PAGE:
A small proportion of the children attend schools which their parents pay for, known as 'private' ( some times referred to as 'public' or 'independent ) because they exist outside state education provision. They do not have to teach 'National Curriculum', nor make their students sit Standard Attainment Tests (SATS). They range from, small private day schools catering for primary age children to 'progressive' schools, established by individuals who wish to practice radical educational ideas, to the old and famous 'public' schools, attended by aristocracy and wealthy members of society.
Independent schools are not really independent from the state at all. They depend on their financial existence on a legal anomaly, which allows them to register as charities.(http://www.studenteducationforum.ipbhost.com:31-1-05) This gives them tax relief on their income and a reduction on rates. The schools also receive allowances to educate the children of members of the armed forces and government employees who work abroad. And therefore, the taxpayer subsidizes the private sector of education.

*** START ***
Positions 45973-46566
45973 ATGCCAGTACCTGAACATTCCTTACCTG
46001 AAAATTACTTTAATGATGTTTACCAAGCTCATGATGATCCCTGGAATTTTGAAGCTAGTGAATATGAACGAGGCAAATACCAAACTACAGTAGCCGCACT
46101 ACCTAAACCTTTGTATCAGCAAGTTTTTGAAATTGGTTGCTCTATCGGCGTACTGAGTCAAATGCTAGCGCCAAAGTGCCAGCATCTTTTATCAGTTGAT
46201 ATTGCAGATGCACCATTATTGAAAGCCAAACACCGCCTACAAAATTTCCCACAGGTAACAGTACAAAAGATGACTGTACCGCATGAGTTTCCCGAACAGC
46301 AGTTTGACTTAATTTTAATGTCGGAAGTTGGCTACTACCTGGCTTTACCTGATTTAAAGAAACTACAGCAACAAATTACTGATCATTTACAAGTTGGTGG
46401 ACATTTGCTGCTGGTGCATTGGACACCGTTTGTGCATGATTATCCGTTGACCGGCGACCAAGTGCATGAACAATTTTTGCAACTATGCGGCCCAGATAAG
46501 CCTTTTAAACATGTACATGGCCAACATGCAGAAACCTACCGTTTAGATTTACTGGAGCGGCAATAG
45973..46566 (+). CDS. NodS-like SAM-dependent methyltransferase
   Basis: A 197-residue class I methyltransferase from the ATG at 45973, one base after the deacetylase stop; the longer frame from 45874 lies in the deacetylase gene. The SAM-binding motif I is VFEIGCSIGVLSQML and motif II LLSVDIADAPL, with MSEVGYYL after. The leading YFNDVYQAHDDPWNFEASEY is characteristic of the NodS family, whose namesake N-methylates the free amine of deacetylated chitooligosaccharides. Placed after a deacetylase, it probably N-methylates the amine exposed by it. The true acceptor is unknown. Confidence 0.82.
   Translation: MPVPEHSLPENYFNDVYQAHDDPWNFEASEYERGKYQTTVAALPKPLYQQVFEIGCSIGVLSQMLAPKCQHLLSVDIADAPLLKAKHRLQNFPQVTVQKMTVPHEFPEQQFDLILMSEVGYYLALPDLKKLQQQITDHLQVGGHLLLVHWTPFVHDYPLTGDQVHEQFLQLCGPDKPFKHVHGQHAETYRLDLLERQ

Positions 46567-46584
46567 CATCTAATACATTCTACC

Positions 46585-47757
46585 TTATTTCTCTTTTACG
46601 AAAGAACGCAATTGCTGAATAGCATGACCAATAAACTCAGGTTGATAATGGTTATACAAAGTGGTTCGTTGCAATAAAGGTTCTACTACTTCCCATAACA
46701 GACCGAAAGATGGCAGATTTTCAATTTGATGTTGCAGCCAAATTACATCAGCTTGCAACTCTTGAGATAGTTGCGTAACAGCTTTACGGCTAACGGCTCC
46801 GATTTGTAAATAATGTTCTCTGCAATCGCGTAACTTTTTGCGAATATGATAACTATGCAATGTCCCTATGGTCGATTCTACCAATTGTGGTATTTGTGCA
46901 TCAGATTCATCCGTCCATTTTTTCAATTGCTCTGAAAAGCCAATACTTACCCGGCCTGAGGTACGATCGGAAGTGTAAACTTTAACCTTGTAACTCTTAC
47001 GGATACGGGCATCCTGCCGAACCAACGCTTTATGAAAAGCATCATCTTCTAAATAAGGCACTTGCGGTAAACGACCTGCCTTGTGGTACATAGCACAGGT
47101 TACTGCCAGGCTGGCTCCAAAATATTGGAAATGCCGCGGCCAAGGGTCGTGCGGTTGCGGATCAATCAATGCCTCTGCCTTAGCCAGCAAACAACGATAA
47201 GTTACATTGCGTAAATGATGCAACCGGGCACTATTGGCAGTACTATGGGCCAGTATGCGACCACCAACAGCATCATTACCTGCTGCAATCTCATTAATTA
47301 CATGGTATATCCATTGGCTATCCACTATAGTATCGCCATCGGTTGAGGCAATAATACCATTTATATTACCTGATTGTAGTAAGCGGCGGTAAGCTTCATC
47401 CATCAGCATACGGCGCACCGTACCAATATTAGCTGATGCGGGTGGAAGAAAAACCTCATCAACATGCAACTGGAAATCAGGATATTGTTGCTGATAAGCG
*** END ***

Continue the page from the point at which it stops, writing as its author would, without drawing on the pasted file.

The defenders of private education point to smaller class sizes, which allow more individual attention, better resources and facilities of the public schools than those found in the state sector. Many teachers are also paid more, examination results are often better, with pupils having a much higher chance of getting to university.
Many defend private education on the grounds that the parents should have a choice as to where to send their child to shool.It is also often argued that they should retain the right to spend their money as they see fit, and improve their children's life chances is a sensible way of doing this, if not a fair way. Moreover,resources and facilities are better than in some schools. Parental input is often high in terms of fees, expectations and support.It is argued that independent schools have an academic culture, in which academic achievement is...
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